Administrative agencies wield enormous power over many aspects of life in America. It is no surprise, then, that agency actions can often have a significant impact on the free exercise of religion.
Government power wielded by agency bureaucrats is subject to the same constitutional and statutory civil rights laws that apply when government power is wielded by elected officials. Properly applied, these laws ensure our Nation’s historic commitment to a live-and-let-live approach to religious diversity, in which the government should seek to avoid unnecessarily forcing someone to violate their religion.
But there are two key aspects of agencies that make religious freedom conflicts they create different from conflicts created by legislatures.
First, bureaucrats tend to be specialists, often with a somewhat single-minded focus on pursuing an important but fairly narrow task, such as regulating securities, improving healthcare, or enforcing equality norms in employment. This makes bureaucrats different from elected officials, who by definition tend to be generalists who need to focus on a wider range of goals and interests in order to win elections and pass legislation. The comparatively single-minded focus of bureaucrats risks making agencies more likely than legislatures to overlook, ignore, or discount competing values, such as religious liberty.
Second, because this single-minded agency power is further removed from the electorate, governments sometimes use agency power to try to achieve goals that cannot command anything like majority support. We saw two examples of this during the Obama Administration, where the government insisted that the Little Sisters of the Poor had to provide their employees with insurance for abortion-inducing drugs and devices, and when it insisted that religious hospitals need to provide sex change operations and abortions or be guilty of sex discrimination under Title IX. These agency actions created religious liberty conflicts that legislative majorities in Congress had never come close to imposing. And they resulted in massive nationwide litigation, multiple Supreme Court decisions, and years of unnecessary culture war fighting. These episodes were entirely avoidable, and they were bad for the country.
But all is not lost. The growth of the administrative state brings with it one benefit for religious freedom. Under the Constitution and civil rights laws such as RFRA, governments are only permitted to burden religious liberty where it is necessary to achieve a compelling governmental interest that cannot be achieved some other way. The sheer size and scope of the modern administrative state means that governments will almost always be able to achieve their goals without forcing violations of religious liberty. To take the most obvious example, the massive federal involvement in healthcare—from programs like Medicare and Medicaid, to the Obamacare exchanges, to Title X funding for contraceptives—means that the government can of course make contraceptives widely available without the forced involvement of Catholic nuns. The Obama Administration eventually admitted this to the Supreme Court, dooming the contraceptive mandate and ensuring that no matter who won the presidency, the mandate could not survive.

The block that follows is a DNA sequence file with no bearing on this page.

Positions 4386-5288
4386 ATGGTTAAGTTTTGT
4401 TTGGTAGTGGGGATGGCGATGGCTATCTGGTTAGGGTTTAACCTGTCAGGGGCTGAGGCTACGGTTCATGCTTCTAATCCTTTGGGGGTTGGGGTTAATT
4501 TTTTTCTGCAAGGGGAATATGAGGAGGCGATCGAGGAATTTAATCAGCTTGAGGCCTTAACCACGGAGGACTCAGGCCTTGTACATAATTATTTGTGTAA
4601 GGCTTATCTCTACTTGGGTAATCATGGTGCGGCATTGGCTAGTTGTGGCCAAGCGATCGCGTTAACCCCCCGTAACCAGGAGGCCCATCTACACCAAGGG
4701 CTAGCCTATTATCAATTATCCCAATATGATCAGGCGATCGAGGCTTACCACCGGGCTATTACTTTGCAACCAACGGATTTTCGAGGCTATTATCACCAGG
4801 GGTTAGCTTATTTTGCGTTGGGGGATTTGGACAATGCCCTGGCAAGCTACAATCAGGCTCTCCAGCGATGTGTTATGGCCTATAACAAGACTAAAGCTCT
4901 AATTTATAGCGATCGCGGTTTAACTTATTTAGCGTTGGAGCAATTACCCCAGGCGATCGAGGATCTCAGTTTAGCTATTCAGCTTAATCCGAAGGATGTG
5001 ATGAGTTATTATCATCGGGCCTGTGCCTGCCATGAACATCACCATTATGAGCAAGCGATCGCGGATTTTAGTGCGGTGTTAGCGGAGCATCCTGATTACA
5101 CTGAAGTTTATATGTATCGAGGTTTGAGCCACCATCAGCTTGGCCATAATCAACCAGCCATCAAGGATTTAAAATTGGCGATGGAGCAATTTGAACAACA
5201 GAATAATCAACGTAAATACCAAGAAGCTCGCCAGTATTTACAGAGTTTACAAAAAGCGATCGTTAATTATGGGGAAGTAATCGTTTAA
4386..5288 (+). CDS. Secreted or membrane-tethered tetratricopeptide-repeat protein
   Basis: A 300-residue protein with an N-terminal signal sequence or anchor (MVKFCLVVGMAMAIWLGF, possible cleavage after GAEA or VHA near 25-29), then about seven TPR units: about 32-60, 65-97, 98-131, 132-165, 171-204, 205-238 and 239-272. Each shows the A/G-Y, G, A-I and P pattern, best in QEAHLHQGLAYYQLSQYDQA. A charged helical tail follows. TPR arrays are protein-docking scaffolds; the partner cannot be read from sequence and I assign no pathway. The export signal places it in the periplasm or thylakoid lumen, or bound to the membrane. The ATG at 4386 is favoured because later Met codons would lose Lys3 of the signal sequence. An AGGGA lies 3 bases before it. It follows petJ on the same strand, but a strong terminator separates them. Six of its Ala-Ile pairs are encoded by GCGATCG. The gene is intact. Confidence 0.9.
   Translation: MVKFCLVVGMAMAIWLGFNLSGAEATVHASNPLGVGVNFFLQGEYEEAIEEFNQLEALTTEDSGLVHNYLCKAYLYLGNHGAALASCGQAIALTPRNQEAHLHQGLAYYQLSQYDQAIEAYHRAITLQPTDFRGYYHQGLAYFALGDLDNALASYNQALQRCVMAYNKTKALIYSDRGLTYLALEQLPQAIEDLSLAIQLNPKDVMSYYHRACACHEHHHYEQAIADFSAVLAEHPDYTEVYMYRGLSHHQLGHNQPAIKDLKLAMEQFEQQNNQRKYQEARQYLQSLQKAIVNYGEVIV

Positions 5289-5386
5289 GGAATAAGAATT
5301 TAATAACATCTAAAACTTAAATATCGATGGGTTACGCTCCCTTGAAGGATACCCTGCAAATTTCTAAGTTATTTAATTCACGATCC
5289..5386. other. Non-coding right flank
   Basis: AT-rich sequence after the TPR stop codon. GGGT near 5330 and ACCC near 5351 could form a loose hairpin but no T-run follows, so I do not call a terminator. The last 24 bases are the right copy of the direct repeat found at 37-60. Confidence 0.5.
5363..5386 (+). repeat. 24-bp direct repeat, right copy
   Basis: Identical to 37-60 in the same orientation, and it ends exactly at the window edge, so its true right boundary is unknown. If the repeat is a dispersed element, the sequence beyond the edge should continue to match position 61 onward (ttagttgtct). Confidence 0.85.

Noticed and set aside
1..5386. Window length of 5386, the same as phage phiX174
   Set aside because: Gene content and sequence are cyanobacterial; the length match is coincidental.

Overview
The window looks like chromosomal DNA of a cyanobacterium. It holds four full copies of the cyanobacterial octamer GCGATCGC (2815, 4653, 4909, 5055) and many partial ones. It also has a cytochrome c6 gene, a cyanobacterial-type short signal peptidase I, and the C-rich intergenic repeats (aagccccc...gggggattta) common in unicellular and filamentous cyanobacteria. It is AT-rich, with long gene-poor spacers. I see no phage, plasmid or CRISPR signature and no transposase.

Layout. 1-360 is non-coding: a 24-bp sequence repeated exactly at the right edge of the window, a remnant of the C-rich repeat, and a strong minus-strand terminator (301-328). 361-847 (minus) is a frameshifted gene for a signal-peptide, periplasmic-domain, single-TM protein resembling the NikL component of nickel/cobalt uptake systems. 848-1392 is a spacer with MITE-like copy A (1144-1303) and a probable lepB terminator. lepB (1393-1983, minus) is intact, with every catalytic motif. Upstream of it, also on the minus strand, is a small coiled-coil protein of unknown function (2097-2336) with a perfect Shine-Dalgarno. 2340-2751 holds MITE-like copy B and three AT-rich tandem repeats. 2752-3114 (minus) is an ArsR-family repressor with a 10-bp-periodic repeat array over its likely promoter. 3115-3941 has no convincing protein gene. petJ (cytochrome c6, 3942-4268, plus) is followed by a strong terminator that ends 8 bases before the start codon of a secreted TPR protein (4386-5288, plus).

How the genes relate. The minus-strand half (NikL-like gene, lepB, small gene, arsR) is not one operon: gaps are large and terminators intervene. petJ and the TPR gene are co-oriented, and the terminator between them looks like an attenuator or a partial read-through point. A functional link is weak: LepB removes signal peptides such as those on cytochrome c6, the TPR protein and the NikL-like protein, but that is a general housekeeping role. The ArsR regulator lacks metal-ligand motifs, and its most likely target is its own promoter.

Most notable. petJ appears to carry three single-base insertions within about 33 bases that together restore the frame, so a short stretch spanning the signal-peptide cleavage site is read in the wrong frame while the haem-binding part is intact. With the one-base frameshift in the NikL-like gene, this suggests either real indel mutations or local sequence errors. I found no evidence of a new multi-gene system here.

In this respect, the administrative state may be said to be both a curse and a blessing to religious liberty.
As part of the 2017 National Lawyers Convention, the Federalist Society’s Religious Liberties Practice Group will host a panel discussion titled The Administrative State and Religious Freedom to discuss whether the administrative state places religious freedom in too precarious a position, and if so, what can and should be done about it.
The discussion will feature yours truly as well as the following distinguished scholars:
- Prof. William P. Marshall, William Rand Kenan, Jr. Distinguished Professor of Law, University of North Carolina School of Law
- Mr. Mark L. Rienzi, Senior Counsel, The Becket Fund for Religious Liberty and Professor of Law, Columbus School of Law, The Catholic University of America
- Ms. Melissa Rogers, Nonresident Senior Fellow in Governance Studies, The Brookings Institute
- Mr. Roger Severino, Director, Office for Civil Rights, United States Department of Health and Human Services
- Moderator: Hon. Diarmuid O'Scannlain, United States Court of Appeals, Ninth Circuit
Who will be required to provide contraceptive coverage; how will religious accommodations be extended, and to whom? Must bakers and photographers with religious objections service gay weddings? Must doctors perform surgeries on patients that violate their faith and medical judgment? Join the panel on Thursday, November 16 from 3:30 – 5:00 PM in the East and State Rooms of The Mayflower Hotel to engage these questions and more as the National Lawyers Convention pursues its theme of Administrative Agencies and the Regulatory State.